May 07, 2020
Carbohydrates have become a dirty word in our fitness-obsessed culture. But are all carbs bad for you or do they play an important role in fueling our bodies?
Here’s the skinny on all the pros and cons of eating carbs.
When explaining the elements of a healthy diet, nutritionists often talk about good carbs and bad carbs. But what does that really mean?
Carbohydrates are foods that our bodies convert into glucose or sugar for energy. There are two kinds:
• Simple carbohydrates, which include table sugar, honey, fruit, and dairy products.
• Complex carbohydrates are starches like bread, crackers, pasta, and rice. Certain vegetables are also high in starch. Corn, peas, potatoes and squash are just some examples.
Carbs can also be broken down into refined and whole grain. Refined carbs have been heavily processed while whole grains remain in their more natural form.
When nutritionists talk about good carbs, they’re referring to the whole grain variety, which provide fiber, vitamins, and minerals essential for a healthy diet. Examples of whole grain foods include oatmeal, brown rice, and whole wheat bread.
Why are refined carbs bad for you? The problem is that the refining process tends to leach out all of the good stuff so you just end up eating empty calories with little nutritional benefit.
Because our bodies are able to digest refined carbs easier, they tend to cause our blood sugar to spike, which is dangerous for people with diabetes. These types of carbohydrates also don’t provide sustained energy.
Studies have shown that diets heavy in refined carbohydrates increase your risk for obesity, cardiovascular disease, diabetes, and other serious health issues.
The bottom line is that carbs are an important part of your diet and shouldn’t be completely avoided. Instead, focus on adding more whole grain foods, fresh fruits, and vegetables to your diet while cutting back on heavily processed foods. Sweet potatoes have become a popular alternative to white potatoes and are chock-full of essential nutrients.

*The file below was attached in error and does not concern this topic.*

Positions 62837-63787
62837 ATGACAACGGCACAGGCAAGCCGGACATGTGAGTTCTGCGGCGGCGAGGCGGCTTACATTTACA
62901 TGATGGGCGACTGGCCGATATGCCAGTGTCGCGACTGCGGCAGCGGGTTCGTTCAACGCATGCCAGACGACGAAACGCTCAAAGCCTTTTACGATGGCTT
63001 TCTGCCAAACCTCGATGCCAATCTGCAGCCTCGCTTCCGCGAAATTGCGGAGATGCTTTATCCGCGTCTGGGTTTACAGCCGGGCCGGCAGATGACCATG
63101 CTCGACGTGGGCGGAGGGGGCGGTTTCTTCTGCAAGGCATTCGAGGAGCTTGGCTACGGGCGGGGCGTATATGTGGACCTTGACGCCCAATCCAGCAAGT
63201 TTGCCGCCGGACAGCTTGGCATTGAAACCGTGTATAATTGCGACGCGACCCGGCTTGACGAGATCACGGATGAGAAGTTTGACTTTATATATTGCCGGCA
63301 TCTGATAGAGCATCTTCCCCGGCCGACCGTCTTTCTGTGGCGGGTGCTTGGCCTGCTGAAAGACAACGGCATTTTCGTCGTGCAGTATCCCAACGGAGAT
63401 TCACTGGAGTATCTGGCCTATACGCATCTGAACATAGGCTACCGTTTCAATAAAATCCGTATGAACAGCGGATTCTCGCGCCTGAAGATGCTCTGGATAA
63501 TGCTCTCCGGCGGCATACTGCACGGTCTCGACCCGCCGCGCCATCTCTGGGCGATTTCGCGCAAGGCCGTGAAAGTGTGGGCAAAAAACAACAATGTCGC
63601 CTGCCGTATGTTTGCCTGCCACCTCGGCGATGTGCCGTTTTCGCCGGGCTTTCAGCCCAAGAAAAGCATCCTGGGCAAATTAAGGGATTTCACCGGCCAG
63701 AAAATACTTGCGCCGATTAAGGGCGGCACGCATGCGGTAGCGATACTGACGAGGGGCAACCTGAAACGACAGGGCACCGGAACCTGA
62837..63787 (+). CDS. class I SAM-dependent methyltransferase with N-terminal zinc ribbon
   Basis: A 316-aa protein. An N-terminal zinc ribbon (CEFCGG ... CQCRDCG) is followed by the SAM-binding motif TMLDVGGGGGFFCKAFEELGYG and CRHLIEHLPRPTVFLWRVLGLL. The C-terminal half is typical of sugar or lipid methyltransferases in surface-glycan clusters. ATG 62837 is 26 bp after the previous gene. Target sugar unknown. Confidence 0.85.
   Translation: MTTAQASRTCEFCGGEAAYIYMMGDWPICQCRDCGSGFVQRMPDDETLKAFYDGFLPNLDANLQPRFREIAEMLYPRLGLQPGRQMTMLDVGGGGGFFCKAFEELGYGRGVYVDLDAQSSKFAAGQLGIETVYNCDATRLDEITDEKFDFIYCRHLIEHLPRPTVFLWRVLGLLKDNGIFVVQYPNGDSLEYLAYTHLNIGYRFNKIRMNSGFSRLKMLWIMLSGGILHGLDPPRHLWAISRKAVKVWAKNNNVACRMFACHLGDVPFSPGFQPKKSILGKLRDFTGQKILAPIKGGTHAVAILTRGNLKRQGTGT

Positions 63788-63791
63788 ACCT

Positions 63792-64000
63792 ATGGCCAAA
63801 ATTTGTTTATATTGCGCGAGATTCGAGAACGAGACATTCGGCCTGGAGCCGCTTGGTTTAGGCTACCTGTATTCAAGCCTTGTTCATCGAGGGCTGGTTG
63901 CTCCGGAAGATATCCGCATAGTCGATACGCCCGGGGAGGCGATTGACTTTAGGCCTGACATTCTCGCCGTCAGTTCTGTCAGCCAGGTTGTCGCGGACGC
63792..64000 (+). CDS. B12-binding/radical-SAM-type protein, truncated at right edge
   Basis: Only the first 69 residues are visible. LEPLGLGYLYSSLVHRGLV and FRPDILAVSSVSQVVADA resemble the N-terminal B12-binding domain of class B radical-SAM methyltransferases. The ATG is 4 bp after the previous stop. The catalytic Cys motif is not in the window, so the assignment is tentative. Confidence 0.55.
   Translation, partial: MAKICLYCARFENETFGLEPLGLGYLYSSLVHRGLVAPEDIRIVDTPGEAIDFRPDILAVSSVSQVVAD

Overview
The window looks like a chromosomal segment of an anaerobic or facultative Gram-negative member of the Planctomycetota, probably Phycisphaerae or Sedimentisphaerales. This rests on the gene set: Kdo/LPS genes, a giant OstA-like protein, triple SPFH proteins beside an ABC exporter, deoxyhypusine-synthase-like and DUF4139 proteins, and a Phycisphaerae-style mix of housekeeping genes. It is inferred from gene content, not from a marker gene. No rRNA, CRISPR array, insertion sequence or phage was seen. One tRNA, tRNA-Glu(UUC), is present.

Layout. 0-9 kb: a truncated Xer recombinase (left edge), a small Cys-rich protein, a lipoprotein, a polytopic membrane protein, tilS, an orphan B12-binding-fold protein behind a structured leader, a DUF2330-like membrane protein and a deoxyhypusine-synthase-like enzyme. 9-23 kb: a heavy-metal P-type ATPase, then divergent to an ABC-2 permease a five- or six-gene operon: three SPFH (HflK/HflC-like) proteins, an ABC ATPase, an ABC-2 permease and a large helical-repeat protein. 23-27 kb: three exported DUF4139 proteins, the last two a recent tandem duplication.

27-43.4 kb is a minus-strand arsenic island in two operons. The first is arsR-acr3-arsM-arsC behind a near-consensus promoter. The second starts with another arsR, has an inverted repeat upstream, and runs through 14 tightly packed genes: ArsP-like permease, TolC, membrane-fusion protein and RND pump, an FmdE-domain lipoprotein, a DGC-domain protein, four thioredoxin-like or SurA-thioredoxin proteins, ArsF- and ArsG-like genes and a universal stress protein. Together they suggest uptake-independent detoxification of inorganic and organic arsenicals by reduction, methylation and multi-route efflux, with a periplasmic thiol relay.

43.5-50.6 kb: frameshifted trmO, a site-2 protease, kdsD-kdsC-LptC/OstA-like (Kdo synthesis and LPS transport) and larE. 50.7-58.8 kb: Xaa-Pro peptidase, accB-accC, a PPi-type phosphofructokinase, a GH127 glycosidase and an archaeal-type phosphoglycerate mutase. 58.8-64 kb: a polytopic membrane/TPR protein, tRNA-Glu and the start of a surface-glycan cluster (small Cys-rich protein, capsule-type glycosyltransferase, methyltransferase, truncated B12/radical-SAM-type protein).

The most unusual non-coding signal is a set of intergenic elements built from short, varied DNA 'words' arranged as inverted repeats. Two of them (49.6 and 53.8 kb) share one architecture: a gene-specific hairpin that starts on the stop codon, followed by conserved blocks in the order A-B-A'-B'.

A healthy diet is all about balance. Even too much of a good thing can be an overkill for your body. Limit your carb intake to about one cup per meal.
Here are some whole grain options to try:
• Hulled barley for soup instead of rice or pasta
• Brown rice
• Wheat berries
You also need to be aware of your food’s fat content. The rule of thumb is to cut back on foods that are high in saturated fat. You can find saturated fat in red meat and whole-milk dairy products, including cheese, coconut oil, and commercially prepared food. Instead, opt for the healthier monounsaturated and polyunsaturated fats found in vegetables, nuts, seeds, and fish.
If you’d like to begin eating healthier and are looking for additional guidance, a nutritionist can help you create a custom meal plan that will provide you with healthy balance of “good” carbs, fats, and proteins.
This content is not intended to be a substitute for professional medical advice, diagnosis, or treatment. The information on this web site is for general information purposes only. Always seek the advice of your physician or health care provider on any matters relating to your health.